The country’s middle class remains small at 20% of total households, despite continuing economic growth. This figure has not improved significantly over the last two decades, indicating limited upward social mobility. Social safety nets such as access to income security, basic services and opportunities help protect vulnerable groups with limited assets and capabilities, and prevent them from falling back into the bottom 40%.
About half of working-age Malaysian women are unemployed or not seeking employment. The female labour force participation rate is well below Malaysia’s overall labour force participation rate, despite the fact that the gap with that of men has decreased over time. It is estimated that the GDP stands to grow by almost 3% if the female labour force participation rate can be raised to over 70%. Although women are increasingly educated and empowered, their contributions to the economy have persistently been impeded by various factors.
Women consistently earn less than men at every level of the job spectrum. Male-female wage disparity is greatest at top-end jobs i.e. senior officers and managers. Even for occupations where women dominate, e.g. services and clerical work, men still earn a higher wage for doing similar work. The situation is even less rewarding for women in the informal economy, where labour laws are rarely observed.
Affirmative action continues to be complex and must be implemented reasonably. It is important to ensure a right balance between the special position of the Bumiputera and the legitimate interests of other communities.
Malaysia’s growth and development is a story of two halves – initial positive impact (1970 – 1990), followed by arising challenges (1991 – today). Malaysia needs second generation policies that prioritise inclusive growth and social cohesion.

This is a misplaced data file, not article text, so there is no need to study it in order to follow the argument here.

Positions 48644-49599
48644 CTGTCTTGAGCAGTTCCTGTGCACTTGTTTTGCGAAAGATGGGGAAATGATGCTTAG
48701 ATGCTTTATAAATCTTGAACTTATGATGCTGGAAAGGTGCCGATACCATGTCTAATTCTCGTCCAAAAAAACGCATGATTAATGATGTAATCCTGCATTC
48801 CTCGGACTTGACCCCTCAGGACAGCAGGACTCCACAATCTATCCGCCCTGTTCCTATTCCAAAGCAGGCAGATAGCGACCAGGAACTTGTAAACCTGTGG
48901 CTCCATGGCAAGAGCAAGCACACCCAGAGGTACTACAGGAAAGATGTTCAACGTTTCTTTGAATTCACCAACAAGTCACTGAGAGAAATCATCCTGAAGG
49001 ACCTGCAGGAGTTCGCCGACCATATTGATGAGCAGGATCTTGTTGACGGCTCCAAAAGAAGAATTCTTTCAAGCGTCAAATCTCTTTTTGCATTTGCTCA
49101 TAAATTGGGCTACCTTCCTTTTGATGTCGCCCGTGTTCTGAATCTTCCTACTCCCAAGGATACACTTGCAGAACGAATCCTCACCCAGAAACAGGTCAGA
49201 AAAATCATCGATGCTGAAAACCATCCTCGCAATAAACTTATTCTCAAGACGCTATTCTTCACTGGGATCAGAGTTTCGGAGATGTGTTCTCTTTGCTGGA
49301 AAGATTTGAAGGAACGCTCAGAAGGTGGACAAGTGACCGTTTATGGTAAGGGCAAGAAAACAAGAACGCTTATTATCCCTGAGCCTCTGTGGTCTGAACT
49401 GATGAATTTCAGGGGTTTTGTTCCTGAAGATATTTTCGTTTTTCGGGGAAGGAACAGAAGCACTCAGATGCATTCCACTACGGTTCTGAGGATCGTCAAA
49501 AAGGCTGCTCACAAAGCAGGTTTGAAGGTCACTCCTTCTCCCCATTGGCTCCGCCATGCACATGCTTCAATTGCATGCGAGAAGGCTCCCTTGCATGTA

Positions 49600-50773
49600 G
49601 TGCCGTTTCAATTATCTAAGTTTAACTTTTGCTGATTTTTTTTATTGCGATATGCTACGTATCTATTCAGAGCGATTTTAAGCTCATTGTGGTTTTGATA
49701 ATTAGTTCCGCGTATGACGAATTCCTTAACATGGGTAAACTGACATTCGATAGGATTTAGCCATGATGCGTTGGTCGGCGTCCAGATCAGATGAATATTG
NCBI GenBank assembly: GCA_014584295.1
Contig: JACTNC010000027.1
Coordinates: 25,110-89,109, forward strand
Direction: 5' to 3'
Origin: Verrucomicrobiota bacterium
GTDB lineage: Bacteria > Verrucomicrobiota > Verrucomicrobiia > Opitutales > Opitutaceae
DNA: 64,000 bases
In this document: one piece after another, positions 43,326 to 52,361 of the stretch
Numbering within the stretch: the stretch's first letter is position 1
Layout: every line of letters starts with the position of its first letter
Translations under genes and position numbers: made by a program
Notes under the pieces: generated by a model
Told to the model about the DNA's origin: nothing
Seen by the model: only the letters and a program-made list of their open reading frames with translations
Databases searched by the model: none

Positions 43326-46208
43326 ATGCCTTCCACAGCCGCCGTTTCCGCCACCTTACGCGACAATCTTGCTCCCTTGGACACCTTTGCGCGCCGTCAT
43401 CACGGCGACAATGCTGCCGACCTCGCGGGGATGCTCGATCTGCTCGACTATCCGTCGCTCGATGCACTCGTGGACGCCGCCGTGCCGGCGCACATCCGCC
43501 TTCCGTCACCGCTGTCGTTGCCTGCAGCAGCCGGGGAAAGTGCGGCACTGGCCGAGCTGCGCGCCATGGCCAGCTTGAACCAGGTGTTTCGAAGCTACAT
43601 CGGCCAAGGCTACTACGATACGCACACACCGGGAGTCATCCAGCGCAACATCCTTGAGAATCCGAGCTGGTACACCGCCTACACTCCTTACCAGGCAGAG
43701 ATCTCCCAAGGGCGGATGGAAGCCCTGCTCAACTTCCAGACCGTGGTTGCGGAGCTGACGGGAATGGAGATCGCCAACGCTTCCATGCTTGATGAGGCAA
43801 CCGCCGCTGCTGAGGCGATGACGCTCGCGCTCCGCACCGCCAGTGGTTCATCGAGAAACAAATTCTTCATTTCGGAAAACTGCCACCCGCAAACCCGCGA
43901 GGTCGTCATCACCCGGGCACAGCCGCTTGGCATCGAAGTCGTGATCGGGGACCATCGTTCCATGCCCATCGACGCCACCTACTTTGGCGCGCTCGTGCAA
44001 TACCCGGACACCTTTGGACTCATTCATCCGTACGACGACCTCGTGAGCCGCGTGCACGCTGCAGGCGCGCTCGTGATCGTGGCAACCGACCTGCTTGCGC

Traditional one-size-fits-all, top-down strategies need to increasingly give way to bottom-up, decentralised growth. This strategy has never been fully tested in Malaysia.
During her speech, Ms. Gyles-McDonnough said Malaysia’s New Economic Model (2010-2020) and Tenth Malaysian Plan (2011-2015) embrace an inclusive agenda and as Malaysia moves to the 11th Malaysian Plan, the last mile before 2020, it is imperative to reflect upon past successes, and the unattained milestones and remaining challenges. It is also imperative to acknowledge the materialization of new challenges - par for the course in a dynamic world – and make the best decisions for the future.
“UNDP remains a steadfast partner to walk this last mile with Malaysia towards 2020. We have done so together since Malaysia’s independence, and we believe that we remain the choice development partner for Malaysia in redesigning the most inclusive and sustainable future possible” said Ms. Gyles-McDonnough.
In the global Human Development Report 2014, titled Sustaining Human Progress: Reducing Vulnerabilities and Building Resilience, Malaysia ranked in the high human development category and 62 out of 187 countries, unmoved from last year’s ranking, with Malaysia neighbouring on either side Barbados, Palau, and Antigua and Barbuda, and Mauritus, Trinidad and Tobago and Lebanon in the Human Development Index (HDI).
The reports were launched by Ms. Michelle Gyles-McDonnough and the main authors of the MHDR, Tan Sri Kamal Salih, Dr. Lee Hwok Aun and Dr. Muhammed Abdul Khalid.
The report can be downloaded at www.mhdr.my